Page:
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Tennis Court Surfaces - Bubbles_ Blisters_ and Drainage Issues by AdiKuncoro02x


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									Finding blisters or bubbles on tennis court surfaces is a somewhat common
problem, especially on concrete substrates. Many court owners are baffled
by the fact that sometimes the blisters are there and other times they
are not. The first thing they do is blame the resurfacing contractor,
because it was fine before, and now the problem is happening after the
new surface was applied.

Acrylic tennis court surfaces are semi-permeable, or breathable, and
allow small amounts of moisture vapor to transmit through them from
beneath the slab. However, if there are large amounts of moisture trying
to get through, it can create this situation. When a tennis or basketball
court was not built with a proper perimeter drainage system to divert
rain water away, much of the moisture can end up directly beneath the
court. When the sun heats up the surface, the water is drawn upwards in a
vapor form. This creates hydrostatic pressure, and can break the bond
between the coating and the asphalt or concrete surface. The result is
multiple bubbles and blisters on the court surface. Concrete surfaces
should also have a 10 mil vapor barrier installed when the court is
built, to prevent this from happening. Unlike asphalt, concrete is very
dense and has a tendency to create higher levels of hydrostatic pressure.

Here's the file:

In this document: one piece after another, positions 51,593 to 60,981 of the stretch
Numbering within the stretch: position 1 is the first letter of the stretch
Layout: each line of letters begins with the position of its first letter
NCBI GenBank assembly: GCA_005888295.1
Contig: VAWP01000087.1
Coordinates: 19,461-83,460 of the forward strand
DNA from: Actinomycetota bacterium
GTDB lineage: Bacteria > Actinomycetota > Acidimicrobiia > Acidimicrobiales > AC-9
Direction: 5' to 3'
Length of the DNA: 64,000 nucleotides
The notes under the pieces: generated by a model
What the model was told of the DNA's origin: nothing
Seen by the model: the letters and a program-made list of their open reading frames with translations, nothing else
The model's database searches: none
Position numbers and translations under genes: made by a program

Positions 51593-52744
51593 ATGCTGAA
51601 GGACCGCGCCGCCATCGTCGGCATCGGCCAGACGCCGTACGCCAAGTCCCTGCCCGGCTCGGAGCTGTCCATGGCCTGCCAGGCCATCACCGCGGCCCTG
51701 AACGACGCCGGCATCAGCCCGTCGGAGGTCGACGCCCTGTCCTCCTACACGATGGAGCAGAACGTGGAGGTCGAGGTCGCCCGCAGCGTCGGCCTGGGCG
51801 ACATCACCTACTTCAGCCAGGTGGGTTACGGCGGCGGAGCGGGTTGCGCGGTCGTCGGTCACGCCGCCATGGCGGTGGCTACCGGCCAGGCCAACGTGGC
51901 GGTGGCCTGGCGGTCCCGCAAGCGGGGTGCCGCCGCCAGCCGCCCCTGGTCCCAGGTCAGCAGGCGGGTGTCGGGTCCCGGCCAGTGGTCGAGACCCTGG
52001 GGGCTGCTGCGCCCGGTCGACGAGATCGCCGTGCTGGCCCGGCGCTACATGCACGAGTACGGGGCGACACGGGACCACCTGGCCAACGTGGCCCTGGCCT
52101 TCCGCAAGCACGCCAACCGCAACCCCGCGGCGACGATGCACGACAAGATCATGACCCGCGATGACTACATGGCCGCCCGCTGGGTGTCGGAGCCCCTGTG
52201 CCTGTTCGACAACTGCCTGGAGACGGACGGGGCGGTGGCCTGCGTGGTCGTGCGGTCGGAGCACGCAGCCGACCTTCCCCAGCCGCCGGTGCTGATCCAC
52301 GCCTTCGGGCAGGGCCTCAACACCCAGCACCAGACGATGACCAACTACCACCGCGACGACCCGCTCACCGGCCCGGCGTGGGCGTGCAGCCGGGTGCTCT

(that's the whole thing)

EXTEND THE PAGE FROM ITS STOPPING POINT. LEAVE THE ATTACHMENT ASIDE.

This is why the problem happens more often on concrete courts.

Other than, and combined with poor drainage, surface blisters and bubbles
can also become an issue when too many coats of surfacing material are
applied. This can happen after many years of resurfacing cycles have been
performed. When a tennis court is resurfaced, there are anywhere from 3
to 10 coats of surfacing material applied, depending on whether it is a
hard court or a cushioned tennis court surface. The standard resurfacing
cycle should happen every 4 to 7 years. At some point, around the fourth
or fifth resurfacing, the owner may want to think about having the tennis
court contractor remove the existing coatings, back down to the pavement.
This helps to minimize the potential for bubbles or blisters, and
breathability issues. Also, tennis court coatings contain, or are job-
mixed with silica sand for filling voids and texturing the playing
surface. This creates non-slip safety, and sets the pace of the game.
Sand also breaks the surface tension of each coating layer and allows it
breathe better. Thus, it is recommended to specify sand into each coat of

In some rare cases, occasional bubbles may appear on a sport surface with
adequate drainage. This is most likely to happen during extreme weather
patterns that bring continuous rains and over burden drainage systems. If
the surface it not subjected to this problem long term, the bubbles
usually go down and disappear without further problems. The random bubble
can also be injected with acrylic latex to re-adhere the coating to the
pavement surface, if needed. A sport surfacing professional can take care
of this with minimal cost.

When having a sport court built, make sure the tennis court construction
company is familiar with the American Sports Builders Association
guidelines for proper sport construction. The best way to ensure this is
by contacting a manufacturer of tennis court resurfacing products and
asking them for qualified tennis court contractors in your area.

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